On 18 April 1956 a Soviet warship, escorted by two destroyers, pulled up to the dock in Portsmouth, UK. On board were two of the most powerful and enigmatic men of that time: Nikolai Bulganin, President of the Council of Ministers of the USSR, and Nikita Khrushchev, Secretary of the Central Committee of the Communist Party.
The invitation had been extended by Prime Minister Anthony Eden at a Summit meeting held in Geneva the year before. Three years after Stalin's death, the time seemed ripe for an easing of tensions between the two "blocks" and for a shift toward "the peaceful coexistence between states with differing political and social systems," to use Khrushchev's words to the Twentieth Congress of the Communist Party (February 1956).
The arrival of the cruiser Ordzhonikidze
caused a sensation. It was the first-ever state visit of Soviet leaders to the West.
If Bulganin and Khrushchev were the focus of the crowds and the media at first, a third man was about to emerge from the shadows and steal the show: Igor Kurchatov. In charge of the Soviet nuclear program since 1943, he had achieved the construction of an atomic bomb in 1949 and a hydrogen bomb three years later, effectively giving the Soviet Union strategic equilibrium with the US—the sine qua non condition for "peaceful coexistence" with the West.
With the USSR on equal footing with the US, "The Beard," as he was known to colleagues, had been able to turn his remarkable energy to another quest, maybe the most promising but also the most difficult of all: "the thermonuclear synthesis problem" — in other words, the harnessing of thermonuclear energy for peaceful uses.
And with the blessing of his political patrons "The Beard" was ready to share his results, doubts, and expectations with scientific peers from the West.
Img2_Why the sudden transparency? Neither history, nor archives nor published memoirs furnish a satisfactory answer. It is probable that Kurchatov was convinced that the resources of one nation alone would never be enough to solve the fusion challenge. There is some indication also that he was pleased to be able to show his hosts that—on a scientific and technological level—his country was at least as advanced as theirs.
Whatever the motivation it is hard to imagine, from a distance of 60 years, the impact and echo of Igor Kurchatov's conference at the Atomic Energy Research Establishment in Harwell, Oxfordshire — the Holy of Holies of Britain's nuclear research.
Soberly titled "The possibility of producing thermonuclear reactions in a gaseous discharge," his address
was a watershed moment in the young history of fusion research.
But not because it contained any revelation. The 300 Harwell physicists who attended the conference discovered that Soviet scientists "had been following very similar lines of research into magnetic confinement as the UK and the US," write Gary McCracken and Peter Stott in Fusion: The Energy of the Universe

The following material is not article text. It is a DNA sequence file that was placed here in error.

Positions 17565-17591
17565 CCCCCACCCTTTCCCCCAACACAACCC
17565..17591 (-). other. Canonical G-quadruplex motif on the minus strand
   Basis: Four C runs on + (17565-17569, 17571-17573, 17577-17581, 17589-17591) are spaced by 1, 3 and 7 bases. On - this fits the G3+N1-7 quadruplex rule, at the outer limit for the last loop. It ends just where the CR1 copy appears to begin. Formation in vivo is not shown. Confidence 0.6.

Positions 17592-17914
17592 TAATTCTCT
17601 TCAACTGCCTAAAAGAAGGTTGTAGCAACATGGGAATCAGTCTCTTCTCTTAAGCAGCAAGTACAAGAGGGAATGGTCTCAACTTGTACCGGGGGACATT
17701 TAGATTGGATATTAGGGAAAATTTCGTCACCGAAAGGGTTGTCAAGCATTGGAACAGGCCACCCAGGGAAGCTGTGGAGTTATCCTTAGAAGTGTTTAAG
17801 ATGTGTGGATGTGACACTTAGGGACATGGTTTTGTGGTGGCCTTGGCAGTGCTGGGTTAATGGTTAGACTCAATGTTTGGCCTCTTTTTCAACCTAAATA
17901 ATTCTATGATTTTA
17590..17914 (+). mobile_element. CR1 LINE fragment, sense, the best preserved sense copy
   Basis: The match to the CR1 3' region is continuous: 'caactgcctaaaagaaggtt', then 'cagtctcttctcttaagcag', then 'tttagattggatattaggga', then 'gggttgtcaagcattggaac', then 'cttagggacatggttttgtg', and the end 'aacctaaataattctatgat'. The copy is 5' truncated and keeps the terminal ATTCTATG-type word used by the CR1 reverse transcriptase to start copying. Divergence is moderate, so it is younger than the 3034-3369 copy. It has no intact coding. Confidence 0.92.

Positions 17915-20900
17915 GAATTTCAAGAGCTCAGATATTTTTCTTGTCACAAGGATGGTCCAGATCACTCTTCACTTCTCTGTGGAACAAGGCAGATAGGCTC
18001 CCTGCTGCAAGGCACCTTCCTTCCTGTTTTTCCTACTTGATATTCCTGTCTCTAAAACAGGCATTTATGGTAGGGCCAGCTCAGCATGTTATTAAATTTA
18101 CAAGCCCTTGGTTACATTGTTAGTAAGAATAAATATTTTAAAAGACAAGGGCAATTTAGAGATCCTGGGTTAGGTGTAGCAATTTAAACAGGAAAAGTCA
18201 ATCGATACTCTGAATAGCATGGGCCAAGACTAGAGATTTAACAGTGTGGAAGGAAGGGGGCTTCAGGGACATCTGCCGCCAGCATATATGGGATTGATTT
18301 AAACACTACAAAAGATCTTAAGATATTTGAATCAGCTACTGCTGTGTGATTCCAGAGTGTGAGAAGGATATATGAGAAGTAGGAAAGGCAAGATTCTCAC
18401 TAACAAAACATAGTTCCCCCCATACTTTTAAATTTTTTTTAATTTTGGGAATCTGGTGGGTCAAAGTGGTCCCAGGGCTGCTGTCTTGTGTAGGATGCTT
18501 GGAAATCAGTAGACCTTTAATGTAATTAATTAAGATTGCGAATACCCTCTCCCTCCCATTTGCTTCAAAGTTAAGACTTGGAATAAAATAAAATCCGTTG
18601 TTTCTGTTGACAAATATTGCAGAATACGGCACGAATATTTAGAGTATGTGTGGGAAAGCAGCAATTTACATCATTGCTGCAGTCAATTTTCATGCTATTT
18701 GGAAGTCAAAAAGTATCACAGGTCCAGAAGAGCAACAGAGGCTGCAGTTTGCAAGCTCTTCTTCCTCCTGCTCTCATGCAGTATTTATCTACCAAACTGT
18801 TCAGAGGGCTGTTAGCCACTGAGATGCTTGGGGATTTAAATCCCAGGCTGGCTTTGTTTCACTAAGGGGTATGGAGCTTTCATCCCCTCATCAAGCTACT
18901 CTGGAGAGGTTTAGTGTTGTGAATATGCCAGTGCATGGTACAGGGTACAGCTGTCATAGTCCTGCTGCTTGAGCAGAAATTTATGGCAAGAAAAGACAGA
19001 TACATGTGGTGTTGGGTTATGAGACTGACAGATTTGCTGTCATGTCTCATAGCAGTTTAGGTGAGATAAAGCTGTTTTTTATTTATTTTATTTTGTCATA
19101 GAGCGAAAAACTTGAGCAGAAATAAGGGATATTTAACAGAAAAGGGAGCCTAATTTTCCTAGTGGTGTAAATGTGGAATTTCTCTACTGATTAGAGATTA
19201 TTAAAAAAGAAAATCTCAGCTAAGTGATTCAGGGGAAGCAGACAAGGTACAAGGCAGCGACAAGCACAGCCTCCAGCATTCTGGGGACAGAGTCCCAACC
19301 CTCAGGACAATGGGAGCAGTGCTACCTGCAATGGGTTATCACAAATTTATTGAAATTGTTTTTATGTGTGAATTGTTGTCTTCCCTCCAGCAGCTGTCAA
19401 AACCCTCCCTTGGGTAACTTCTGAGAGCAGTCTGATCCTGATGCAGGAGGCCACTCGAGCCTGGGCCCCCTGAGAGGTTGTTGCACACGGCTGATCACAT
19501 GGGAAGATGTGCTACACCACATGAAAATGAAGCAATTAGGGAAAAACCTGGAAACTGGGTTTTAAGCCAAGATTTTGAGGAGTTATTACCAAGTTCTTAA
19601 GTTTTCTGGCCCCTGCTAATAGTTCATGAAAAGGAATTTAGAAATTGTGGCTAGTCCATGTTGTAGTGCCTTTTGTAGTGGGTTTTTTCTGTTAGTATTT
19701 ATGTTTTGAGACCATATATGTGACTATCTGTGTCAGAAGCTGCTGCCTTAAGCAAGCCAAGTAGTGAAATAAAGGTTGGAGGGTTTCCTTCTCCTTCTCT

Like their American and European counterparts, the Soviets had developed straight and toroidal pinch experiments, observed neutron emissions and short spurts of hard X-rays in deuterium plasmas, and acknowledged that quite a number of facts "remained to be explained."
Backed by equations, diagrams and high-speed photographs of plasma discharges, Kurchatov's speech did not contain an explicit call for international collaboration. But in shedding light on methodology and experimental results it challenged scientists in the West to reciprocate.
While scientists on both sides were eager to collaborate, many in Western government circles were reticent, especially in the US where it was felt that the Soviet opening was a ruse—a trick to lure politically naïve physicists into giving away precious state secrets.
It took time to convince politicians that, at that stage, collaboration in the field of fusion was aboutfundamental science and didn't pose any threat of a strategic or military nature. Only in September 1958, in Geneva where the United Nations held its Second International Conference on the Peaceful Uses of Atomic Energy ("Atoms for Peace"), did the seeds that were sowed in Harwell begin to sprout.
There, for the first time and with the blessing of their governments, the main actors on both sides of the Great Divide—Artsimovitch, Teller, Spitzer, etc.—met face-to-face and exchanged notes. "They had a tremendous amount in common," writes Robin Herman in in Fusion, The Search for Endless Energy
—"an idealistic goal, a daunting intellectual problem and [...] a parallel history of frustration."
A "world fusion community" was born, determined to embrace what Kurchatov's speech had described as "the extraordinarily interesting and very difficult task of controlling thermonuclear reactions."
Sixty years after Harwell, the task — considerably longer and more difficult than anticipated — is nearing completion.http://www.iter.org/mag/9/64-R.A.